A Midsummer Night's Dream
Shakespeare in the Park treats its audience to a fresh take on an old favorite.
The duke is bored. He asks his master of the revels, "Is there no play to ease the anguish of a torturing hour?" We in the audience at the Delacorte Theater know that there is, and that he's in it. The Shakespeare in the Park production of A Midsummer Night's Dream is the most fascinating, heartfelt, thoroughly entertaining attraction playing in New York this summer.
It's hard to go wrong with Midsummer, Shakespeare's most beloved and fantastical comedy. The Public Theater and director Lear deBessonet emphasize magic and mirth in this vibrant production, set in and around the Athenian wood.
Duke Theseus (Bhavesh Patel) is preparing to wed the Amazon Queen, Hippolyta (De'Adre Aziza), but a troublesome love quadrangle threatens to disturb their nuptials: Lysander (Kyle Beltran) is in love with Hermia (Shalita Grant), but her father (David Manis) has promised her hand to Demetrius (Alex Hernandez). This doesn't sit well with Helena (Annaleigh Ashford), who showers Demetrius in unrequited love. Fairy King Oberon (Richard Poe) instructs his servant Robin Goodfellow (the mischievous Kristine Nielsen) to sprinkle an enchanted juice on the eyes of sleeping Demetrius to make him fall in love with Helena. He also wants to play a trick on his Queen, Titania (Phylicia Rashad), who refuses to give up a changeling boy (Benjamin Ye) that he covets as his henchman. Naturally, wires get crossed and further hijinks ensue.
Meanwhile, a troupe of rude mechanicals (Robert Joy, Danny Burstein, Jeff Hiller, Patrena Murray, Austin Durant, and Joe Tapper) prepares a "tedious and brief tragical mirth" about the lovers, Pyramus and Thisbe, to perform for the Duke and his new bride. Midsummer is a rom-com wrapped in a fantasy garnished with a backstager. In essence, it's in the most wonderful evening of Shakespeare one could possibly hope to have.
Adding to the enjoyment of an already great play are uniformly excellent performances from the cast: Burstein is magnificent as the hamtastic actor Nick Bottom, playing every line to the crowd. Rashad manages to maintain her regal presence even in the most ridiculous of circumstances, making each of her scenes all the more hilarious.
All four lovers deliver kinetic performances, with Ashford (as ever) stealing her scenes with her gleefully artificial line readings. The physical comedy is cranked up to a ten: When Ashford and Grant put up their dukes and dance around the stage in preparation for an epic catfight, it conjures memories of Lucille Ball and Teresa Tirelli in a grape vat.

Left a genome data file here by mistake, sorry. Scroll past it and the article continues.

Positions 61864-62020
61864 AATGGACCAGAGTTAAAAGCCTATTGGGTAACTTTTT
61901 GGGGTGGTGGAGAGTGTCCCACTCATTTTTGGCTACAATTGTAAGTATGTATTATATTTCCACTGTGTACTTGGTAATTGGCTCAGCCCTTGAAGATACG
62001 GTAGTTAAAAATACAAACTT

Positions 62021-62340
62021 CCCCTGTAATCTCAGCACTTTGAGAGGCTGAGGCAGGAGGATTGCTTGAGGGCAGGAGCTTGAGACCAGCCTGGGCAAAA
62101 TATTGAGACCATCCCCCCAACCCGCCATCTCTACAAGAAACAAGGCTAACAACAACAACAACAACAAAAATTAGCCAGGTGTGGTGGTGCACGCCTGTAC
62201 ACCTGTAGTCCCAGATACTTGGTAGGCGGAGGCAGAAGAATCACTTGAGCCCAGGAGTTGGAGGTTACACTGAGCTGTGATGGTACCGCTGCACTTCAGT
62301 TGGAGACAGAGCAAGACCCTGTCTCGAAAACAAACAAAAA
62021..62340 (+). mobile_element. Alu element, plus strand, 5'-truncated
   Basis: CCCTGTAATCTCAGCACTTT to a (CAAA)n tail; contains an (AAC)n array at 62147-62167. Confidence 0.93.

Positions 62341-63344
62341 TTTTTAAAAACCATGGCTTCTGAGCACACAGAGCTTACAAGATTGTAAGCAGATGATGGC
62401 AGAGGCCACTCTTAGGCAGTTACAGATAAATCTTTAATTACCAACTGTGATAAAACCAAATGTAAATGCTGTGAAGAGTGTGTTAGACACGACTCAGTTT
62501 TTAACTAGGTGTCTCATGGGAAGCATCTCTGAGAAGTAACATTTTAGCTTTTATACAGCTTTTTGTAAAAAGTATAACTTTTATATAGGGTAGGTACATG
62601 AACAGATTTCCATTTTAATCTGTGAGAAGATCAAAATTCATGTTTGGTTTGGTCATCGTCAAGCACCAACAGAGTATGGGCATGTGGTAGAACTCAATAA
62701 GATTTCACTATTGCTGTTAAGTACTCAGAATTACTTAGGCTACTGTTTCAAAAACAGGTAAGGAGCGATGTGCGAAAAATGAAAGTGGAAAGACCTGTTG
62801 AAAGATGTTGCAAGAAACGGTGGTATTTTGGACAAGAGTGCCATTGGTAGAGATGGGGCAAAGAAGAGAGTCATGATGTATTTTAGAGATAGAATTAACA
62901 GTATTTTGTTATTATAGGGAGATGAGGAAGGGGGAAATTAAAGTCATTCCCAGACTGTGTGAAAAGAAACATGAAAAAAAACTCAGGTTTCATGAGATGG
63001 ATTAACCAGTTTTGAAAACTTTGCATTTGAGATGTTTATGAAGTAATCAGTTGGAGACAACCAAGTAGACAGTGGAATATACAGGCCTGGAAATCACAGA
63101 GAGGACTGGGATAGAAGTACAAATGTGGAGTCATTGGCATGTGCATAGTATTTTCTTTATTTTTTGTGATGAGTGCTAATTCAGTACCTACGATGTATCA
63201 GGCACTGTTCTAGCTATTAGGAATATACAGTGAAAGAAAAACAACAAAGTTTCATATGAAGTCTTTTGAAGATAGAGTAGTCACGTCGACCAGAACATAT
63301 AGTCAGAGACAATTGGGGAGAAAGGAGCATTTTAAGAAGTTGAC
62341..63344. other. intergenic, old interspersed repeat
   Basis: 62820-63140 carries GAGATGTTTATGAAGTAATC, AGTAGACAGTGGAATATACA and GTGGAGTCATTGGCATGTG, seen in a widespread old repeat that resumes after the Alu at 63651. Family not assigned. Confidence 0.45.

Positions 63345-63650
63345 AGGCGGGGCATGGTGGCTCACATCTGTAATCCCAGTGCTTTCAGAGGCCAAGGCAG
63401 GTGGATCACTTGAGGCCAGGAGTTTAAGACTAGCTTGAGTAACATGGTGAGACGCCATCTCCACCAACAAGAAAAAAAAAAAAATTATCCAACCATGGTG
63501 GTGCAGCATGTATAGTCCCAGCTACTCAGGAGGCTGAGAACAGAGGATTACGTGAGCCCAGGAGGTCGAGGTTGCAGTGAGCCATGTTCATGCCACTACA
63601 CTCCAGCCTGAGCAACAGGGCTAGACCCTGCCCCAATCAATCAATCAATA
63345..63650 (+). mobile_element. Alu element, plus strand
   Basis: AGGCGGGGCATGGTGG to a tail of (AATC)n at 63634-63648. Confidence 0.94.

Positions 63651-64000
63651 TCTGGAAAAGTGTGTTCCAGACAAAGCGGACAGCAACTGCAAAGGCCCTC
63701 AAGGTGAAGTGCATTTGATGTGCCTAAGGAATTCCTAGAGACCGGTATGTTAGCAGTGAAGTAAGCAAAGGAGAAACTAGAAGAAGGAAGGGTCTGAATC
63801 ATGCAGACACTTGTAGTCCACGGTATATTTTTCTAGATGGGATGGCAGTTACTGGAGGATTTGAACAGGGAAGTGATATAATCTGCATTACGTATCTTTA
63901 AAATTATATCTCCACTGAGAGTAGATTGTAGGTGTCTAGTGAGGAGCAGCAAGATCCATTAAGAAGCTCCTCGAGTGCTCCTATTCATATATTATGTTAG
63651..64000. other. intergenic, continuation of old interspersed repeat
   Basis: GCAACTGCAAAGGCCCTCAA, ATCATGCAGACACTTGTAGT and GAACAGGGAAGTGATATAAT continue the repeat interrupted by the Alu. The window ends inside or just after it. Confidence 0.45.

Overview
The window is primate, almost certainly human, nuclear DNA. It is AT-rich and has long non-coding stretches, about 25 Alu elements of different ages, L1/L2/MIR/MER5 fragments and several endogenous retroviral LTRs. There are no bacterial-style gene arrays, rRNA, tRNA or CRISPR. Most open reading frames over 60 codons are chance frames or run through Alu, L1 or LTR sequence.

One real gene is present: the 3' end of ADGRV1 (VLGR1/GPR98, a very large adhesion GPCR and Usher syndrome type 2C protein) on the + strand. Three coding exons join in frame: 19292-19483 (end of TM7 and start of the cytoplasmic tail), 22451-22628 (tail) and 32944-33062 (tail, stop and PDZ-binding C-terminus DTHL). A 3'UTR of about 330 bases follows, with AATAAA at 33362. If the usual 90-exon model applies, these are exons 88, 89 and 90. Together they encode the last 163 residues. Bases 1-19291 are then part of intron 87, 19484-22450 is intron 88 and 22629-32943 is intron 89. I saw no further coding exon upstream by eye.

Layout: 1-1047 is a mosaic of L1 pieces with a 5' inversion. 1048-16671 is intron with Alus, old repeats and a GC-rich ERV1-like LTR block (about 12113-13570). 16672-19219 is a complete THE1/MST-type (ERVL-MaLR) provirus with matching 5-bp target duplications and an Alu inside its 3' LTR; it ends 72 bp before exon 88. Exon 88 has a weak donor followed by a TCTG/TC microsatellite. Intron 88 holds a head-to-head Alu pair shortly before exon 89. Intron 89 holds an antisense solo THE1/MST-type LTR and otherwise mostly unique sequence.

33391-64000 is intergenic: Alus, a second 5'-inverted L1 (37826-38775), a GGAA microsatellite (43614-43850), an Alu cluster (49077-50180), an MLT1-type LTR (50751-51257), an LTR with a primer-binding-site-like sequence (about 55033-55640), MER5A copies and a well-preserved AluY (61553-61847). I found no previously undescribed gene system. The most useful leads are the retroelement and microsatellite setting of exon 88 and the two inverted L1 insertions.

One of the joys of this production is seeing how rich the individual characters can become: We get the sense that Hiller's Francis Flute has embarked on a life-changing personal journey through his drag performance as Thisbe (delightfully busted wig and makeup by Cookie Jordan). Similarly, Patel's lusty portrayal of Theseus reveals the raw passion he has for Hippolyta, who Aziza endows with the majesty of Beyoncé and the runway stomp of Tyra Banks. We can envision an entire play just about their courtship.
Costume designer Clint Ramos outfits the stunning Amazonian in an array of couture gowns and headpieces, including one that impressively riffs on Beyoncé's outfit at the 2017 Grammy Awards. Ramos's Athens is a cosmopolitan place of flashy synthetic fabrics. We recognize elements and styles, but we've never seen them synthesized in quite this way. It's the fashion equivalent of having a dream that features two people from very different aspects of your life.
The fairies prance through the woods in their nightclothes, with Oberon wearing a housecoat that looks like it belongs to Liberace. As imagined by deBessonet, all the fairies are elder humans: They dance in the PJs, like nursing home residents in a Zumba class (simple and joyous choreography by Chase Brock). Occasionally, one shuffles across the upstage area as if looking for something. Is this their dream? Are we just figments of their imagination? Nothing is ever fully explained, adding to the wonder of this sweltering summer hallucination.
Composer Justin Levine underscores it all with a soulful American sound. "Fairy singer" Marcelle Davies-Lashley and the band fill the stage with music from their tree house perch (one of many whimsical touches by set designer David Rockwell, who even includes a slide entrance stage right). The dance-in-your-seat number "Wake Me Up When Summer's Here" is particularly memorable and ought to be adopted by the Public as the theme song for Shakespeare in the Park.
Two-and-a-half hours melt away like a particularly pleasant dream, one from which you feel slightly sad to wake. It's the perfect way to wrap up a summer of Shakespeare in the Park that has been at times controversial, riotous, and completely riveting.